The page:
Russian Diplomacy Is Equal Parts Blame and Aggression (Op-ed)

Russia is more isolated than pundits and politicians believe. Sanctions, Russia’s solitary position in the UN, and only having two allies — theocratic Iran and the terrorist organization Hezbollah — are only the tip of the iceberg.

Russia has lost its ability to achieve favorable outcomes even in international venues that are far removed from politics and do not appear completely free of corruption.

For example, the provocation with Yuliya Samoylova, the disabled singer chosen to represent Russia at the Eurovision contest in Ukraine, seemed promising at first: Ukraine was confronted with a difficult choice, and its image suffered when it refused to accept the Russian singer due to her travel to Crimea following the annexation.

But Russia failed to get firm support from the European Broadcasting Union, the producer of Eurovision. Even though Russia threw all of its resources at the situation (Eurovision is an important political event for Russia), these resources were not sufficient to sway a few dozen show business managers.

The decreasing number of people who speak and study Russian worldwide, the transition by several former Soviet republics to the Latin alphabet, the accession of the Orthodox Christian Montenegro to NATO, and the rejection (albeit not yet official) of Cyrillic script by Serbia: All of these developments are also signs of Russia’s growing isolation — not only political and economic but also cultural and moral.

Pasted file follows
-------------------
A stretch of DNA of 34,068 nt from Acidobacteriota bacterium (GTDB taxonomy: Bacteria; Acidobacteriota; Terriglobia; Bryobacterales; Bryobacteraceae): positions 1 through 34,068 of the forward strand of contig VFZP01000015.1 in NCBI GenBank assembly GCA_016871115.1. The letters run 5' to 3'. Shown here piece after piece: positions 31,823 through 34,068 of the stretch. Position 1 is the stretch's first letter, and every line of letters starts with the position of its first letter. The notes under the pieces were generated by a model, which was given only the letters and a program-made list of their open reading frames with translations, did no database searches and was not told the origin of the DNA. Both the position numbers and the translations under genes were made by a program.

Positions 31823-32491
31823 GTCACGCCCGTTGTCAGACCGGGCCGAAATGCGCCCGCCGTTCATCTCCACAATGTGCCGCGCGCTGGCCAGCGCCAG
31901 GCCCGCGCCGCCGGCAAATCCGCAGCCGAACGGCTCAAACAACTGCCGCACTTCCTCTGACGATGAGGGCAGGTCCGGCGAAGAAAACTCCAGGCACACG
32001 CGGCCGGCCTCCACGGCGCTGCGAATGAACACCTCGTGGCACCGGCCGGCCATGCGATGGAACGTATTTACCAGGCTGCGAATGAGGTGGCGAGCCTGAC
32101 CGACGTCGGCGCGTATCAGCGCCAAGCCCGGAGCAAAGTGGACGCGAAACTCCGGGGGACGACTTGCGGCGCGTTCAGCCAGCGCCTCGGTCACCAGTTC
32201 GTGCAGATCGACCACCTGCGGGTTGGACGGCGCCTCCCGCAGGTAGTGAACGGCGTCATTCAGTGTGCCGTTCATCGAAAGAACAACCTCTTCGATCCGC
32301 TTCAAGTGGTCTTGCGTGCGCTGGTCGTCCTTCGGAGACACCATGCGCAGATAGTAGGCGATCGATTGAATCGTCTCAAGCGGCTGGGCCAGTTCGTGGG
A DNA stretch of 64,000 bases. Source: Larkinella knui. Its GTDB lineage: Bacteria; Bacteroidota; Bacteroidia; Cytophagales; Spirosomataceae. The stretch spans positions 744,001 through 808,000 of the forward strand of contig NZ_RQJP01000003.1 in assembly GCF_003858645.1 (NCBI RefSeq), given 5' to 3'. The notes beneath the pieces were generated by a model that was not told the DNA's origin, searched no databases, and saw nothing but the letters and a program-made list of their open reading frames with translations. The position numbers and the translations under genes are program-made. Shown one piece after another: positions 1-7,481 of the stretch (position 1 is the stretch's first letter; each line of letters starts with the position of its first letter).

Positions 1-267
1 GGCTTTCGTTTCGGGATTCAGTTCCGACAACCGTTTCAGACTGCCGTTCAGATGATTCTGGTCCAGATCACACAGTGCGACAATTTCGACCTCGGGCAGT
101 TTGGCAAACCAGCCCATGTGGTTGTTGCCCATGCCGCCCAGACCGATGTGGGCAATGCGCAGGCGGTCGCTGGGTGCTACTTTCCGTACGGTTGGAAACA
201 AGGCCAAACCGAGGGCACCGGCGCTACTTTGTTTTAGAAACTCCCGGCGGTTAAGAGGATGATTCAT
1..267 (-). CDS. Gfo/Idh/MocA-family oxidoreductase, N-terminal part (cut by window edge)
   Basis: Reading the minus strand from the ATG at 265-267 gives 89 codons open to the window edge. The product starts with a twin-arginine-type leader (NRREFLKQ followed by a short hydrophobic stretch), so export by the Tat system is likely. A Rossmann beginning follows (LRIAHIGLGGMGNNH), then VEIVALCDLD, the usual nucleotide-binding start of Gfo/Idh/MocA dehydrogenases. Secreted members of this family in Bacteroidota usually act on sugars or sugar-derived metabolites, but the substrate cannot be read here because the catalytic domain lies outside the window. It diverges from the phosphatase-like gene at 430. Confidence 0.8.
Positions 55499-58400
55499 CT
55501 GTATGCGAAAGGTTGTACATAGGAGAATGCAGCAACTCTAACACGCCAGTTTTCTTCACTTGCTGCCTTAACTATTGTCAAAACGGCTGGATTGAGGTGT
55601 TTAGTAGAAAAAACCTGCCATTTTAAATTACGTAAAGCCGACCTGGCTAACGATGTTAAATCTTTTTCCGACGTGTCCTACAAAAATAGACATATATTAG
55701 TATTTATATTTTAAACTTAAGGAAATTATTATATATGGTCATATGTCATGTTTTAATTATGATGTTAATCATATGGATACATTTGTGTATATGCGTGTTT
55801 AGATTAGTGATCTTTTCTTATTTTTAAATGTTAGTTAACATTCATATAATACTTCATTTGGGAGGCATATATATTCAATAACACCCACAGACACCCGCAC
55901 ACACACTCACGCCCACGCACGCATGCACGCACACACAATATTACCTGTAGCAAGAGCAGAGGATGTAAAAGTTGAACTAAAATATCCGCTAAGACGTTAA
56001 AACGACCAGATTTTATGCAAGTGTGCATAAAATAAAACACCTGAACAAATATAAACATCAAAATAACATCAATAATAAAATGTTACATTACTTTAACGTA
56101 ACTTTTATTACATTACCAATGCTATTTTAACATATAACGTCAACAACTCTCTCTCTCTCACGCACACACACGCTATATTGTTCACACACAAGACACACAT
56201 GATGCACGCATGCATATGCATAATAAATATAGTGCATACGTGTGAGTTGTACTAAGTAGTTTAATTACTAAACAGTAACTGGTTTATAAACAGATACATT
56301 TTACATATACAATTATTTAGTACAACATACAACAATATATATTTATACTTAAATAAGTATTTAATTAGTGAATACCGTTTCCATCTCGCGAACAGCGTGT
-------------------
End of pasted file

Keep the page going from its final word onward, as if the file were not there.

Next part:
U.S. President Donald Trump recently described Russia as “a strong country” (noting that the United States is “a very, very strong country”). However, everything is relative. Russia is, of course, stronger than many countries, but it is weaker than it pretends to be. Russia can still destroy all living things on the planet with its nuclear arsenal, but it is unlikely to win a war against a serious adversary.